TUESDAY, May 7, 2019 (HealthDay News) — The average price for single-source brand-name drugs is higher in the United States than in other countries, indicating that external reference pricing could reduce costs, according to a study published in the May issue of Health Affairs.

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FDA: French Soft Ripened Cheese Possibly Contaminated

MONDAY, May 6, 2019 (HealthDay News) — Consumers should not eat and retailers should not sell or serve l’Explorateur soft ripened cheese due to possible Listeria monocytogenes contamination, the U.S. Food and Drug Administration says.

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Cardiorespiratory Fitness Tied to Lower Risk for Lung Cancer, CRC

MONDAY, May 6, 2019 (HealthDay News) — Higher cardiorespiratory fitness (CRF) is associated with a lower risk for incident lung and colorectal cancer and with a lower risk for all-cause mortality among those diagnosed with lung and colorectal cancer, according to a study published online May 6 in Cancer.

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Implementing Surgical Safety Checklist Reduces Mortality

FRIDAY, May 3, 2019 (HealthDay News) — There has been a significant reduction in surgical mortality during the last decade in Scotland that is partially attributable to the implementation of the World Health Organization Surgical Safety Checklist, according to a study published online April 16 in the British Journal of Surgery.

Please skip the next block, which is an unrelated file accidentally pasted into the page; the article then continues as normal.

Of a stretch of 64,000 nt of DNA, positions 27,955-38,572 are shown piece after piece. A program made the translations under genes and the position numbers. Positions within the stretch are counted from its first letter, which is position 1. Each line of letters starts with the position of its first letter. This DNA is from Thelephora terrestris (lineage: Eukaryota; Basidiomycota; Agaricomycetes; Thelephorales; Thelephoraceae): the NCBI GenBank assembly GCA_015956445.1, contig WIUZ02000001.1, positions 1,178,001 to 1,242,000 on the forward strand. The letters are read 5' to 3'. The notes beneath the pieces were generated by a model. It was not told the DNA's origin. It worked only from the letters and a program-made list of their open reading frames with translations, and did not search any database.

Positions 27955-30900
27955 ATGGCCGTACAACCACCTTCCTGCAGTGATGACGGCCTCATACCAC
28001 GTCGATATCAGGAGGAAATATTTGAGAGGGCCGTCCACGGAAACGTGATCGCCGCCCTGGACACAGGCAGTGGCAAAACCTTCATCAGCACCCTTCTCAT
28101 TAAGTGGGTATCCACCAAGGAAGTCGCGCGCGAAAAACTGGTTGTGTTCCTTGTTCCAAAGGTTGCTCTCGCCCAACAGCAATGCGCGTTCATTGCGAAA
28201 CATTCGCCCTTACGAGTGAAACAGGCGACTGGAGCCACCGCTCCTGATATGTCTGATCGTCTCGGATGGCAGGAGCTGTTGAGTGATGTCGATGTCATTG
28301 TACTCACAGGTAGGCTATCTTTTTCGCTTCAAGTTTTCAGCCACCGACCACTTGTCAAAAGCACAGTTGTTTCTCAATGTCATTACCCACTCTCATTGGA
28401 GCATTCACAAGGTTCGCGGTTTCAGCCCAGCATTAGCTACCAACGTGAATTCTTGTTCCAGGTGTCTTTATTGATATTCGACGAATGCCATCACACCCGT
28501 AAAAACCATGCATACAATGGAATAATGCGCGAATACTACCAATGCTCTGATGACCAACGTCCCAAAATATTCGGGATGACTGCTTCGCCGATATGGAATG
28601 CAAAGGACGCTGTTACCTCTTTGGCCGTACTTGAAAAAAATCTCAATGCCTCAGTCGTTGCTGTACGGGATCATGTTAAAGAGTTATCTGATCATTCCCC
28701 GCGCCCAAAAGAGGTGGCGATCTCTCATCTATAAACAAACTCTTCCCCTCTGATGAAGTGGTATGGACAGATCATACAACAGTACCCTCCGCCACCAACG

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CDC: Foodborne Infections Increased From 2015 to 2018

FRIDAY, May 3, 2019 (HealthDay News) — From 2015 to 2018, the incidence of most foodborne infections increased, according to research published in the April 26 issue of the U.S. Centers for Disease Control and Prevention Morbidity and Mortality Weekly Report.

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More Than Half of U.S. Adults Have Medical Financial Hardship

FRIDAY, May 3, 2019 (HealthDay News) — Medical financial hardship affects more than half of adults in the United States, according to a study published online May 1 in the Journal of General Internal Medicine.

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FDA Approves Mavyret for Children, Adolescents With Hep C

WEDNESDAY, May 1, 2019 (HealthDay News) — Mavyret (glecaprevir and pibrentasvir) tablets are now approved to treat all six genotypes of hepatitis C virus (HCV) in children ages 12 to 17 years, the U.S. Food and Drug Administration announced yesterday.

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Cognitive Function Does Not Predict Pediatric Bariatric Surgery Outcome

WEDNESDAY, May 1, 2019 (HealthDay News) — Youth with cognitive impairment or developmental disability (CI/DD) have weight-loss trajectories after bariatric surgery similar to those of their peers with typical cognitive function, according to a study published online in the May issue of Pediatrics.